you know I have mine, which is the insecurity of poverty.
You have yours living up to expectations in a situation.
And there's there's no reason for you to feel that

way at all, because your life is not their life.
And and again it gets back to the thing. Are
your actions to show that you're worthy or your actions
about who you are? And I think that's you know,

a challenge sometimes and you have to you have to
forgive yourself and not beat yourself up. And I appreciate
the self deprecation certainly, but you have to get to
the point where you understand that it's not about them.
It's simply about you and who you want to be

and what's the best path or vehicle for you to
get there. And again, the more you beat yourself up,
that probably works against you. I guess we're doing a
therapy session now.

Speaker 2 (53:18):
I know. I'm sorry. I always it always gets it
always goes there with me, Okay, I just love deal.
I just you know, the humanity is very interesting and
why I operate and why people operate. I think, you know,
to wrap it all up though, But like compassion, forgiveness
was a big sement and Hoffmann Institute. And it's not

just about, you know, forgiving your parents, and but it's
about forgiving and having compassion for yourself and finding self
love and finding self worth, because we all are worthy
of loving ourselves. There's no doubt about that. And then,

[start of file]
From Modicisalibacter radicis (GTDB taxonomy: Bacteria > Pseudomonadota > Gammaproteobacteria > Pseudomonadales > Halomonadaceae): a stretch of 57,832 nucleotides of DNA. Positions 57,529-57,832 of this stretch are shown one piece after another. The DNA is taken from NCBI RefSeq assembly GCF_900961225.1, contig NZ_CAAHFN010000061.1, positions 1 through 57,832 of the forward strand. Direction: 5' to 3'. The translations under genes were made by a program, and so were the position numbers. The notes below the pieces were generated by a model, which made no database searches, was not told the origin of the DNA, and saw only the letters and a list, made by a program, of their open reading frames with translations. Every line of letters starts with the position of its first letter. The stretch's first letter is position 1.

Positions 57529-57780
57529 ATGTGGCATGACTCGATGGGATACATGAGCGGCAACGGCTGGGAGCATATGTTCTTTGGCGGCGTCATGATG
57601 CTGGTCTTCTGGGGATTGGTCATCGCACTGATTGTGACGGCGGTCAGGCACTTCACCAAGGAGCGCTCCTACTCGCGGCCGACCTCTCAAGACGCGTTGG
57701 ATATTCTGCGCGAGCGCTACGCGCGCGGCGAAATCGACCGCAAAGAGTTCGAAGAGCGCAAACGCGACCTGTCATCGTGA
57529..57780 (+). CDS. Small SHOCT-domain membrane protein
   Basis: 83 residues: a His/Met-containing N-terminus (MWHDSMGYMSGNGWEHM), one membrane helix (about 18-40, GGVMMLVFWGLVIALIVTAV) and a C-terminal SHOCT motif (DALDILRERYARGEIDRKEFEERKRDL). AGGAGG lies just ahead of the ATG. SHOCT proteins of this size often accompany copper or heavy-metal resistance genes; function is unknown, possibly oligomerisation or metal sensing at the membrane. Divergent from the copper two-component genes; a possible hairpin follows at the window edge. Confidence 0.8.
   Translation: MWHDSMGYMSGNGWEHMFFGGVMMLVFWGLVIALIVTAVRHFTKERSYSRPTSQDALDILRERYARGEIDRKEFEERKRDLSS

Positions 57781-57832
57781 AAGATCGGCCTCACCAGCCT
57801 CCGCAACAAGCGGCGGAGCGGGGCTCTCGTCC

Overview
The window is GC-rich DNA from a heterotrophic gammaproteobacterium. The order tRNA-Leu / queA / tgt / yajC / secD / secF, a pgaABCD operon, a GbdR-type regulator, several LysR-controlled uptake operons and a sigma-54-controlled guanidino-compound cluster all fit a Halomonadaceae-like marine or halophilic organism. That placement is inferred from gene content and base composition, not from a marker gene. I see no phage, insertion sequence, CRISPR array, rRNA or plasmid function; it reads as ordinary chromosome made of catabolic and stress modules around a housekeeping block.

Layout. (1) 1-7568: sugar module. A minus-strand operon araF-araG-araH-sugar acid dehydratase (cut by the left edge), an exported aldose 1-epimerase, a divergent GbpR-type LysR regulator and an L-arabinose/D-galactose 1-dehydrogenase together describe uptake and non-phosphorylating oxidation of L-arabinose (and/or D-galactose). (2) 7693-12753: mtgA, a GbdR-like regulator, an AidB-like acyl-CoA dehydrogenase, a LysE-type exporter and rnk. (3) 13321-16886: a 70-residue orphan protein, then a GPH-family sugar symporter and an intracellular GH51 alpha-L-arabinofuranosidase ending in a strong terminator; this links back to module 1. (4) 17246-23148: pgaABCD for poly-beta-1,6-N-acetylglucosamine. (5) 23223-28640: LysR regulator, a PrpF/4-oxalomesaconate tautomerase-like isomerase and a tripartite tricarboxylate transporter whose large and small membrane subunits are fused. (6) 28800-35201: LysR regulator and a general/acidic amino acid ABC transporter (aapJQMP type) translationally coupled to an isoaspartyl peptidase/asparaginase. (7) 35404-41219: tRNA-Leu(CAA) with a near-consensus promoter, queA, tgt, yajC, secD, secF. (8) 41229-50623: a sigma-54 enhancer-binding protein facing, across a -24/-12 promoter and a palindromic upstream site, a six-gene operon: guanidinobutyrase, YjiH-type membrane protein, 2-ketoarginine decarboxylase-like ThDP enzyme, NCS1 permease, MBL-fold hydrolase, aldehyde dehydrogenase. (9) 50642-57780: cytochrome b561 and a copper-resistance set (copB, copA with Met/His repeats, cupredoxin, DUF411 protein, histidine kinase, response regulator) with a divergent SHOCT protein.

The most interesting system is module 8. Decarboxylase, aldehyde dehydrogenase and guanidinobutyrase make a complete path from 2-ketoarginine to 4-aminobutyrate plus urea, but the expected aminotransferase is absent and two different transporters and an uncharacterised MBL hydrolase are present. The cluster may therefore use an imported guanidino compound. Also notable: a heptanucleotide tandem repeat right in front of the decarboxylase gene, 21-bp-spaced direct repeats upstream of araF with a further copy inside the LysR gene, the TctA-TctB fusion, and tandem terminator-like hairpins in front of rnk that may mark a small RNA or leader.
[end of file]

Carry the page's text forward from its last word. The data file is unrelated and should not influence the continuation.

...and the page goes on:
you know, you said something interesting in the beginning of
our chat, which was sort of having forgiveness or passion

for your parents because they didn't have the tools to
help you, you know. And then when we look back
on their childhoods and how they were raised and how
they are just sort of extending those negative patterns into
onto their children. You know, that helped me a lot
with my father, you know, understanding where he came from,
why he was who he was, you know, and immediately

you feel this beautiful, overwhelming compassion for people who normally
you would feel vindictive towards you know.

Speaker 3 (54:30):
Well, and and that's the thing and this you know,
idea of vindictiveness or not forgiving, it doesn't help anybody,
and it only hurts you. You know. There's a from
my first book, Into the Magic Shop, someone asked me
to give a talk to incoming medical students at my

medical school, which was a great honor for me, since
by every marker, I should never have gotten into medical school.
But I reflected on the lessons I had learned, and
I wanted to give these medical students something because you know,
they have to remember a lot of stuff, and a
lot of people use mnemonics to remember. So I distilled

down what I had learned into ten letters of the alphabet.
And you know, people say, what is your personal practice?
And my personal practice includes this, And what I do
every morning when I wake up is one. I sit
on the side of the bed and I do a
breathing exercise again to put me into the engagement of

my par sympathetic nervous system. I think of the joy
and awe of being in this world. And then I
go through these ten letters, and they are C Compassion
for self and others, d Recognizing the dignity of every person. E,

practicing equanimity or evenness of temperament, not getting lost in
how you want to be or the great things that
have happened to you, but also not dwelling on the
bad things that happen, because they're all transitory, and if
you can look at them with the same feeling and
have this evenness of temperament, appreciating the good times, understanding

the bad times, but always maintaining this evenness of temperament.
And then of course forgiveness. So many people attach an
emotion to an event, and every time they think of it,